ANSWERS: 6
  • No, some caterpillars turn to moths, and some are not meant to change at all (i.e. tent caterpillars).
  • No, not all caterpillars turn into butterflies. Some caterpillars are parasitized by braconid wasps, which lay an egg inside the body of its host. The egg hatches and the larva, using various means to escape detection by the caterpillar's immune system, begins to strategically consume it from the inside out. It nibbles away at parts of the caterpillar's body and manages to keep it alive long enough for the wasp to mature, whereupon it either pupates within or bursts out of the now-dead caterpillar and pupates beside it. After the wasp emerges from the pupa, it goes off in search of a mate and repeats the whole process. Trichogrammatid wasps, which parasitize over 200 species of moths and butterflies, lay an egg within a recently-laid host egg and a process similar to that of the braconid takes place.
  • Assuming they all live, no. Some turn into moths. :-)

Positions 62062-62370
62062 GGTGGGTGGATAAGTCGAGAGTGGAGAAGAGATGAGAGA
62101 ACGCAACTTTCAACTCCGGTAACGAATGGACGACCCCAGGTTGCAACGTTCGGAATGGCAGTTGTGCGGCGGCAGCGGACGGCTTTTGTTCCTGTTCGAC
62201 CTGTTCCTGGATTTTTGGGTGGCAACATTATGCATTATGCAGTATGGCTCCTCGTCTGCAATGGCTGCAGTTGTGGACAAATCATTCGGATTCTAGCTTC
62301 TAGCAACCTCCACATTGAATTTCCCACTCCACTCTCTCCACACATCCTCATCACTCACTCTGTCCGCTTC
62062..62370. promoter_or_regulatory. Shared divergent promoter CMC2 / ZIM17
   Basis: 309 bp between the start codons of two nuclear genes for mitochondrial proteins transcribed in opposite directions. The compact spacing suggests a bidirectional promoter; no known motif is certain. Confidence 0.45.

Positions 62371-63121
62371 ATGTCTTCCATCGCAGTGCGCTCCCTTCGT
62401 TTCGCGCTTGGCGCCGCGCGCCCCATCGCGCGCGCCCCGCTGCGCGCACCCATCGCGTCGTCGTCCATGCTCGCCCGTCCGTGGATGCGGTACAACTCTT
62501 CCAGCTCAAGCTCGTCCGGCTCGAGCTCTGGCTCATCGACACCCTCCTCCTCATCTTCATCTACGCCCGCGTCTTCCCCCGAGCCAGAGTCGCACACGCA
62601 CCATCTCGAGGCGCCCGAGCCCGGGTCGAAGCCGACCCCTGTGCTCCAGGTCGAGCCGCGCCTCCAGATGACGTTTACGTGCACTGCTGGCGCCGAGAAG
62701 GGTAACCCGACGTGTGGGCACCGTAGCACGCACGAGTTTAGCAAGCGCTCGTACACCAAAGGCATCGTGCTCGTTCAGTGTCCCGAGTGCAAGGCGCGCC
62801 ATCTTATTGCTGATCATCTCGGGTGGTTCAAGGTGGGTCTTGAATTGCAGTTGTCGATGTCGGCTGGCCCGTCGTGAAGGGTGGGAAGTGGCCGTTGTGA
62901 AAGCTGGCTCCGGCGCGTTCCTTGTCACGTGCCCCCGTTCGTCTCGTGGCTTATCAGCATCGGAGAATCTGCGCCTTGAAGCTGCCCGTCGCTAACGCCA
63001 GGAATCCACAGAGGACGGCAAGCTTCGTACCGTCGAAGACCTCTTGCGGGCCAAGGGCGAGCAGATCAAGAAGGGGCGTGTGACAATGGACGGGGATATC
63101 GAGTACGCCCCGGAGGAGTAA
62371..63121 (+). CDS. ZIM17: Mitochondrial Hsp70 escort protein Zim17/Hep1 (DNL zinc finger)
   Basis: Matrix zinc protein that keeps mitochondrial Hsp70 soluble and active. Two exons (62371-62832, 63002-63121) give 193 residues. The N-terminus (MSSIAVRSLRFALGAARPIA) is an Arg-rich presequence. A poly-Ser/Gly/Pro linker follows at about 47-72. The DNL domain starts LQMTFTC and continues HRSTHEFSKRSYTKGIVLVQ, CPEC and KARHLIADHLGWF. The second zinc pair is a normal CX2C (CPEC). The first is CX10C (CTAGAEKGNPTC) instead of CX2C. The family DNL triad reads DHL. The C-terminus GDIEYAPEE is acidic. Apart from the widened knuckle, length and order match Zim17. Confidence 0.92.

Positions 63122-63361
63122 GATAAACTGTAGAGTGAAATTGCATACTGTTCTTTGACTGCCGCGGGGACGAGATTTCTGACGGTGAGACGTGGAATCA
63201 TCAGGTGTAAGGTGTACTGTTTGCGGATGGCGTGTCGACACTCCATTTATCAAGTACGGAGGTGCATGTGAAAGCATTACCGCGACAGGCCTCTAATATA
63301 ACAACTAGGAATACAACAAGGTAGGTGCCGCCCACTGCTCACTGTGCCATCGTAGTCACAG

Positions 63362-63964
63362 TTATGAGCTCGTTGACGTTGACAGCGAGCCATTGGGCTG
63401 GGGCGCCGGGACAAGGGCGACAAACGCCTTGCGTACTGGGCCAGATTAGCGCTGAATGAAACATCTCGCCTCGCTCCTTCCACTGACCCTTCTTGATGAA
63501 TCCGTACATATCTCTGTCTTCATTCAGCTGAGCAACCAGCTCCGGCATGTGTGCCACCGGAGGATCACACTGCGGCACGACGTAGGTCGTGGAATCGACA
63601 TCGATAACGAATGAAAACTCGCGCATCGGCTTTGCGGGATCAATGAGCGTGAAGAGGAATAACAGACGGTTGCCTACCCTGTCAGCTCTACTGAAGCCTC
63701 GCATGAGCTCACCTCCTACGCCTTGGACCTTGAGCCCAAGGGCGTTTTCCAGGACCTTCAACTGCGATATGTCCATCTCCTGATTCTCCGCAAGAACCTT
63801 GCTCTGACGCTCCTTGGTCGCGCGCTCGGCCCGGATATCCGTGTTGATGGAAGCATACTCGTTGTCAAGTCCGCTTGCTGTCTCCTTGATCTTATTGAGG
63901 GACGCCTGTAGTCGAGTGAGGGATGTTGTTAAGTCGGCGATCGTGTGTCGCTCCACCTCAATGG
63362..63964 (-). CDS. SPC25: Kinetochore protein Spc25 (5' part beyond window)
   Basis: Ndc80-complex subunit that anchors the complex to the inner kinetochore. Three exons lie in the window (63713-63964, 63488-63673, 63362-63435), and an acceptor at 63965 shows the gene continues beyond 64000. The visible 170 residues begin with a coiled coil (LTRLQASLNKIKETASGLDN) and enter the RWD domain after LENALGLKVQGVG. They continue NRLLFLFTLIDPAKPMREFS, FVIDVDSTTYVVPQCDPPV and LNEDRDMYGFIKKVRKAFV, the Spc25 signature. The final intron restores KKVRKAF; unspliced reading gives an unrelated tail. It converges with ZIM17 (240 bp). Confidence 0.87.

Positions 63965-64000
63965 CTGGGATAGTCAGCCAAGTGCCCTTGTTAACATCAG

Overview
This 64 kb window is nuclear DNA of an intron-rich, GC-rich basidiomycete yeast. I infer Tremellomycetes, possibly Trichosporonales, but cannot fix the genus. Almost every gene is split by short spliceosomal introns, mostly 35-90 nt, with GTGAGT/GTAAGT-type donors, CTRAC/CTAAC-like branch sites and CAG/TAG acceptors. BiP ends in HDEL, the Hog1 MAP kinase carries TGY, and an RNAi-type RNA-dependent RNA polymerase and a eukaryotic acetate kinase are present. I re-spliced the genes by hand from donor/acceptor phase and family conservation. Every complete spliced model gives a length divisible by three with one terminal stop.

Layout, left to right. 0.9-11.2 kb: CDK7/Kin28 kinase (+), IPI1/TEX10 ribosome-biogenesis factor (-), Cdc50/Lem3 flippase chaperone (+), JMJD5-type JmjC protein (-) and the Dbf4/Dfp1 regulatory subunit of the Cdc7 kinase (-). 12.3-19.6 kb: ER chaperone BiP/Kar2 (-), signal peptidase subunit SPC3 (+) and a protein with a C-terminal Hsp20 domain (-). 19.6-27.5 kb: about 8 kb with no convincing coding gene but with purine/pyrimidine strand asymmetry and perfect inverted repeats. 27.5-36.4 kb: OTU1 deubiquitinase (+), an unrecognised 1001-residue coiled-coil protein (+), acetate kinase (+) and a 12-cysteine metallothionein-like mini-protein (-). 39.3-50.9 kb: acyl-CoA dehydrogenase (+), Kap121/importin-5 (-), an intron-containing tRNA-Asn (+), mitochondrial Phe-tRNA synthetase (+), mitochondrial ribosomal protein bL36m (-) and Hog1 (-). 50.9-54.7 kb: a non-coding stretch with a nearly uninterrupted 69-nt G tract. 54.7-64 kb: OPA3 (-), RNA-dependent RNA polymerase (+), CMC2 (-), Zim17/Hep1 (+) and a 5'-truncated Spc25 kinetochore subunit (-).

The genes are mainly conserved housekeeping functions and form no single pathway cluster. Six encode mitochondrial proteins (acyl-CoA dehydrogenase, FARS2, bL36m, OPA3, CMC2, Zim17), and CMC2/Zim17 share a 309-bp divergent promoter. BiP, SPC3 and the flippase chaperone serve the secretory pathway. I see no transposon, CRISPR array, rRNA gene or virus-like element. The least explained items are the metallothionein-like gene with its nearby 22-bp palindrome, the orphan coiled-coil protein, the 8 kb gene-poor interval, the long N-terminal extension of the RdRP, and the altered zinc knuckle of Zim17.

• No, not all caterpillars turn into butterflies. Some caterpillars are parasitized by braconid wasps, which lay an egg inside the body of its host. The egg hatches and the larva, using various means to escape detection by the caterpillar's immune system, begins to strategically consume it from the inside out. It nibbles away at parts of the caterpillar's body and manages to keep it alive long enough for the wasp to mature, whereupon it either pupates within or bursts out of the now-dead caterpillar and pupates beside it. After the wasp emerges from the pupa, it goes off in search of a mate and repeats the whole process. Trichogrammatid wasps, which parasitize over 200 species of moths and butterflies, lay an egg within a recently-laid host egg and a process similar to that of the braconid takes place.
  • Well, a caterpillar is the name given to the larval state of either a moth or a butterfly, so technically, all caterpillars turn into butterflies. However, as many have said, plenty of caterpillars fall victim to predators. But technically, yes, a caterpillar's job is to be a butterfly or moth. There might be some slight exceptions. A certain caterpillar, although I forget the name, lives in packs...in about 300 hundred caterpillars, maybe about seven to ten of these will end up as butterflies...this is quite odd, as the rest of these caterpillars basically spend their short lives walking in circles until they die. Strange but true.
  • No, they turn into mush under my stiletto boots.

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